three cheers for Katherine Paterson (and dragons)

Last week I saw that John Scieszka‘s reign as the first National Ambassador for Children’s Literature is coming to an end, and Katherine Paterson, author of Bridge to Terabithia, The Great Gilly Hopkins, and more, will take up the mantle.

In the New York Times article about the appointment, our new Ambassador talks about who she writes for.

But it wasn’t her experience as a mother that gave her the ability to tap into the emotional landscape of children.

“People often say, ‘Now that your children are grown up, how can you still write for children?’ ” she said.

“And I say, ‘I never wrote for them.’ I always write for the child in me, and she is still in there.”

I love this view of writing for the child within – whether that child is four or pushing on the door of adulthood.

This quote reminds me of another, from Editorial Anonymous, here.

To paraphrase G. K. Chesterton,

We don’t tell children stories to teach them that there are dragons.
Children know there are dragons; they meet them every day.
We tell children stories to teach them that dragons can be slain.

A storyteller who can tap into the memories and feelings of childhood and adolescence can make a story resonant and compelling.  Children do not need writers (or illustrators) to talk down to them – they need us to see them, to hear them, to reflect their experience in honest ways.

Cheers to Katherine Paterson!

listening to: Loreena McKennitt, The Mummer’s Dance

6 Comments

  • There are days when my child within is right at the surface and other days when she stays a little deeper. My favorite and least favorite days are when she appears unbidden. They are favorite days when she reminds me of the joy of just being alive (riding on the back of grocery carts). They are my least favorite days when she takes me down bad memory lane to those events that I always hope are buried forever but, sadly, are not.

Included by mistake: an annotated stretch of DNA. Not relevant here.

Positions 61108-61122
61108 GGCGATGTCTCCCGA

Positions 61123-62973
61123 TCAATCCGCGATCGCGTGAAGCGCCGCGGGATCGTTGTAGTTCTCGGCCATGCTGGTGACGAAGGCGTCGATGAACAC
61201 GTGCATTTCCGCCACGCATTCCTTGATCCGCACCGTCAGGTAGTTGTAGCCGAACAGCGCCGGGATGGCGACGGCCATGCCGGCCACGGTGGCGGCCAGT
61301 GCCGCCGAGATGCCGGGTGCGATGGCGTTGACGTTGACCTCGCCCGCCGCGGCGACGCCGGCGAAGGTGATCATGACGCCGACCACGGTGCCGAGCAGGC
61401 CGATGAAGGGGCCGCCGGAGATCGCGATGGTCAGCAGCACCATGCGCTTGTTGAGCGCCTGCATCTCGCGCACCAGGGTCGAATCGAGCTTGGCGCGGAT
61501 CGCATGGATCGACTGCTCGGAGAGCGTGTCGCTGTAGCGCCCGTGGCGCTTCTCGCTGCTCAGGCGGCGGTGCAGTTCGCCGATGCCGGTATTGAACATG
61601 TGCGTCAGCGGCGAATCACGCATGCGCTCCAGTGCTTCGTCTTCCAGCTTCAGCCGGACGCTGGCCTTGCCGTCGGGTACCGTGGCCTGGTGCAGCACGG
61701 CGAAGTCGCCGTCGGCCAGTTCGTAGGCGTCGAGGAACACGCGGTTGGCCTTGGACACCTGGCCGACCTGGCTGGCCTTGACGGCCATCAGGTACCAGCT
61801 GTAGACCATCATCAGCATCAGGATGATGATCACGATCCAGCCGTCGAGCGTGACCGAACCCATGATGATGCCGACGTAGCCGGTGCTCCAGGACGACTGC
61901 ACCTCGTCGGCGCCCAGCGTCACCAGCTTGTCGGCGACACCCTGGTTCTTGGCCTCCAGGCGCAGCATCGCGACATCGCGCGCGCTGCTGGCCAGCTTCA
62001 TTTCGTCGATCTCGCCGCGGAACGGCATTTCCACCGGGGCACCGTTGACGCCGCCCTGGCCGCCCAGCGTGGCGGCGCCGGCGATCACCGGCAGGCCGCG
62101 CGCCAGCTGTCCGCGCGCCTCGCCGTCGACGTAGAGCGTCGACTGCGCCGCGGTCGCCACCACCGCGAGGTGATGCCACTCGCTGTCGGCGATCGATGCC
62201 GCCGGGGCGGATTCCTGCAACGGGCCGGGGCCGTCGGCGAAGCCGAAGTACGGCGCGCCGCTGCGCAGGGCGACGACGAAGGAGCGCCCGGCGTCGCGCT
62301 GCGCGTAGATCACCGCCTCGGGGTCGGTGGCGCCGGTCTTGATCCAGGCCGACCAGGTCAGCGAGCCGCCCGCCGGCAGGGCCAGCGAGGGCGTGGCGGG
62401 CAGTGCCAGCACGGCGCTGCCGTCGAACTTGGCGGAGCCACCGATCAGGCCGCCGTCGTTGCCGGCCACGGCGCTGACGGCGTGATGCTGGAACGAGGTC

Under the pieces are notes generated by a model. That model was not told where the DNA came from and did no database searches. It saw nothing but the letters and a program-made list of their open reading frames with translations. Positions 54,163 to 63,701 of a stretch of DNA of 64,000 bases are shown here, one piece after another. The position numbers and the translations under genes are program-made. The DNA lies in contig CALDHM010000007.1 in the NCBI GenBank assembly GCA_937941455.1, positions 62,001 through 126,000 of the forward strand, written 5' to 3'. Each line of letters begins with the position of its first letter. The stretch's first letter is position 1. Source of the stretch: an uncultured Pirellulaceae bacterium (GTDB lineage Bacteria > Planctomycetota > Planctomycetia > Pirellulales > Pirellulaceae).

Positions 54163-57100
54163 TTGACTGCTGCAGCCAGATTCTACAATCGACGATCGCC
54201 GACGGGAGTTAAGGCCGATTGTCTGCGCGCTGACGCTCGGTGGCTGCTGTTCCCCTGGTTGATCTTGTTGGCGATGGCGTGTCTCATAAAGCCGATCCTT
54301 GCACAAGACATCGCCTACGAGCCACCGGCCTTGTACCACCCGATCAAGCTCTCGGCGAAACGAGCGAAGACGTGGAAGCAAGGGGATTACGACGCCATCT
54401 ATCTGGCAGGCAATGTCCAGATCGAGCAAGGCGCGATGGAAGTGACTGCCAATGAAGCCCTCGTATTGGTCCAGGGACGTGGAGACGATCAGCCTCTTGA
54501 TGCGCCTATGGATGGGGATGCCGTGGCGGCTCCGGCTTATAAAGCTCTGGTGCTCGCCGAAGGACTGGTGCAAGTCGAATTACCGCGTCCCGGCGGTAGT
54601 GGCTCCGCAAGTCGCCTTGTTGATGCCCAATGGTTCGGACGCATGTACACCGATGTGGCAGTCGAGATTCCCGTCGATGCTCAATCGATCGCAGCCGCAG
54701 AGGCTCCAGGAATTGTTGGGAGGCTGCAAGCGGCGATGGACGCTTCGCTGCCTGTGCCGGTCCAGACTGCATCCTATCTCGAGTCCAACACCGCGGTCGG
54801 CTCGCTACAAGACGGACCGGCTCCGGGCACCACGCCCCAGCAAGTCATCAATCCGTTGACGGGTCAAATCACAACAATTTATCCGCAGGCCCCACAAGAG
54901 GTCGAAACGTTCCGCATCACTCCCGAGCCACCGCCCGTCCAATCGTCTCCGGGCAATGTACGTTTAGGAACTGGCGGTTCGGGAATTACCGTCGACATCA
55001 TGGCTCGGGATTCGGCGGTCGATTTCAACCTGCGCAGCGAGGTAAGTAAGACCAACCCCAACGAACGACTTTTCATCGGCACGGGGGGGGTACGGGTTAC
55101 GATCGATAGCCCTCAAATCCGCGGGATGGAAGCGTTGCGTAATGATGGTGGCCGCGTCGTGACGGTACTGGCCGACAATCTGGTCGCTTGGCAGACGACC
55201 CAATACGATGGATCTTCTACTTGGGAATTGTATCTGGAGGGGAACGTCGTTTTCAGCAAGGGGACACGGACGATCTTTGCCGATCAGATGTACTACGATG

I am one of those adults (as you know) who enjoys reading youth literature especially when the story reaches her and we read the story together.

    Thanks for this post…I needed it today.

  • That one can go both ways – i hear you, friend. I want my writing to resonate that way – for the YA reader, and the YA within. I’m working on it. Hey, would you care to be a test-reader?

    (Yikes, did I just say that aloud?)

  • Oh, oh, oh! That’s exciting. And scary. And exciting. You will be an AWESOME test reader – you know and love the genre already. You can tell me if the story hangs together, if you want to turn the pages. (And I hope you WILL want to turn the pages.) I’ll let you know when I get to a ready point.

    Thank you!

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